Wheat prices jumped by the most in almost a month on Monday, after India and Egypt considered a deal to swap grain for fertilizer and as the US government predicted a poor harvest that could put global supply under even more pressure.
Chicago wheat futures rose by as much as 5.4% to $10.95 per bushel, up from $10.45 at Friday’s close. It was last trading up 5% at $10.92 by 09:40 a.m. ET. The United States Department of Agriculture (USDA) recently forecast wheat would reach $10.75 per bushel due to tight supply.
The price of wheat has risen by 40% so far this year, down to a number of factors. The first is Russia’s invasion of Ukraine in late February. Both are major producers of wheat and the conflict has disrupted both exports of existing grain supplies as well as the planting of next year’s harvest, meaning any shortfalls won’t be limited to this year.
Another is adverse weather conditions, which is making for dismal harvests in the United States, as well as India, where heatwaves have devastated crops. According to the USDA, US wheat production is forecast to fall to 1.729 billion bushels this year, down 4% from the 5-year average of 1.806 billion bushels.
“For 2022/23, slightly larger production is projected compared to the previous year but this would still be the second lowest in the last 20 years based on pervasive drought in major hard red winter growing areas,” the USDA said in its May 2022 outlook.
A tightened global wheat supply was only exacerbated by India’s banning of grain exports to protect its own food security after a heatwave dramatically impacted domestic crop production. Russia’s invasion of Ukraine also caused a blockage of nearly 4.5 million tons of wheat at Ukraine ports adding to a grain shortage and surge in its prices.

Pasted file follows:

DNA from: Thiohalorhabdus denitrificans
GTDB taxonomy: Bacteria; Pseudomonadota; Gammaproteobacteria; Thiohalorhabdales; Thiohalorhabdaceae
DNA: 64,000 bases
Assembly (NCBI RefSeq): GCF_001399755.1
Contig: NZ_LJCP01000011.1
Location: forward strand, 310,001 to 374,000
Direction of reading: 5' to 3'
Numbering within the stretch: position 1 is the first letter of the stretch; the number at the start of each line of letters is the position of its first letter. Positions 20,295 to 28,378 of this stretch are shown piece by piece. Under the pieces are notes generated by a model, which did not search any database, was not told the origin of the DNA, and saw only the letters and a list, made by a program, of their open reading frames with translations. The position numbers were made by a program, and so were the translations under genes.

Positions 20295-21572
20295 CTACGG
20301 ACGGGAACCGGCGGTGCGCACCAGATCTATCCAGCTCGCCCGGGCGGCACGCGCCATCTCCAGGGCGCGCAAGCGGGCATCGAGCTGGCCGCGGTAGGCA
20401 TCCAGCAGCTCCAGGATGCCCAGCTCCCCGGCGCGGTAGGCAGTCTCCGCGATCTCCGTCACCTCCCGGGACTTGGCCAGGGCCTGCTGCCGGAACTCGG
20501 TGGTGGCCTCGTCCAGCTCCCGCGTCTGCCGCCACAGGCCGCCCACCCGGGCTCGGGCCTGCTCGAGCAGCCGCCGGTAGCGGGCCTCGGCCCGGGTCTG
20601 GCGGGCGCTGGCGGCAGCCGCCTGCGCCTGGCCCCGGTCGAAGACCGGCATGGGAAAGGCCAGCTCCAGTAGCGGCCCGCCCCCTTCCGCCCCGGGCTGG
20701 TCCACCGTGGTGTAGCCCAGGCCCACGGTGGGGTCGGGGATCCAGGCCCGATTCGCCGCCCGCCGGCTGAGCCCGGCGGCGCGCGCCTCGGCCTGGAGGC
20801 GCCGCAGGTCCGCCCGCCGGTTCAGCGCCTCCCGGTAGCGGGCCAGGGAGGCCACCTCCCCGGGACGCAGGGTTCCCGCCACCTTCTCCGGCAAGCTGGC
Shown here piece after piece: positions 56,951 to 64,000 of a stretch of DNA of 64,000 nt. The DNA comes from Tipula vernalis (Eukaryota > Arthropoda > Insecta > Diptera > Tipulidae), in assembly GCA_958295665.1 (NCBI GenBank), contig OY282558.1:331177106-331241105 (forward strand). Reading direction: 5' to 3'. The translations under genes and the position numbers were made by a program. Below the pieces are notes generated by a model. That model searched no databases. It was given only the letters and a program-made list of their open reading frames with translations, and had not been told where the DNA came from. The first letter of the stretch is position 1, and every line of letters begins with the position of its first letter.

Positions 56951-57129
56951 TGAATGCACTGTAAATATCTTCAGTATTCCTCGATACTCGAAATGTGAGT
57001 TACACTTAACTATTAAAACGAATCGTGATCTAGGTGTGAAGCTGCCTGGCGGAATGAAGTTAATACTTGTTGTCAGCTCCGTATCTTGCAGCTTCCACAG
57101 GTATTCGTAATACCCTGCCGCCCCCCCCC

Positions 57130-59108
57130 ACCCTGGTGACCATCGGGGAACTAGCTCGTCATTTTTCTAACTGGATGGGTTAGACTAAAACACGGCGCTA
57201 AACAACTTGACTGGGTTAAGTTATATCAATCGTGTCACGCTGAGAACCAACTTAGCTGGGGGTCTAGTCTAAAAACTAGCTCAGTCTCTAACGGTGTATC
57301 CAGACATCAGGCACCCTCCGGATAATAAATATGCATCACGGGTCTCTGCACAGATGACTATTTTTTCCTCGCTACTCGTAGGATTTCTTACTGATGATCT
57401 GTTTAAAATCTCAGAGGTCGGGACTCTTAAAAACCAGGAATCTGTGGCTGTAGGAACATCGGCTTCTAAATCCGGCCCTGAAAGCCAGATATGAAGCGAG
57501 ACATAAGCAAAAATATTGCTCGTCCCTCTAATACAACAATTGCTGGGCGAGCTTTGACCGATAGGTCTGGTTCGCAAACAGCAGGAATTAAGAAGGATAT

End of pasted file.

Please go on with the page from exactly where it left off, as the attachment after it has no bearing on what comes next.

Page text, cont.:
Soaring wheat prices also come on the back of a potential wheat-for-fertilizer trade deal to ease mounting food supply shortages between India and Egypt. Under the terms of a potential agreement, India would export wheat to Egypt and would get fertilizer and other products in return, Egyptian Supply Minister Aly El-Moselhy told Bloomberg.
The trade deal would see 500,000 tons of wheat shipped to Egypt from India, which typically does not export much production, despite being one of the world’s biggest growers.
Other commodities from beef to palm oil have faced inflationary pressures as a result of export bans triggered by poor harvests and disruption from Russia’s war in Ukraine. Industry experts told Insider to brace for a potential impact in the corn market. [BI]
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Why in the hell are farmers relying on single crops?
Corn sorghum millet oats riceThis drought isn’t new.
Ukraine is another story.They don’t have choice at this point.
Another is adverse weather conditions,
Yu have it half right.
We are in a Solar Minima which means Earth is getting colder and cold kills plants/humans.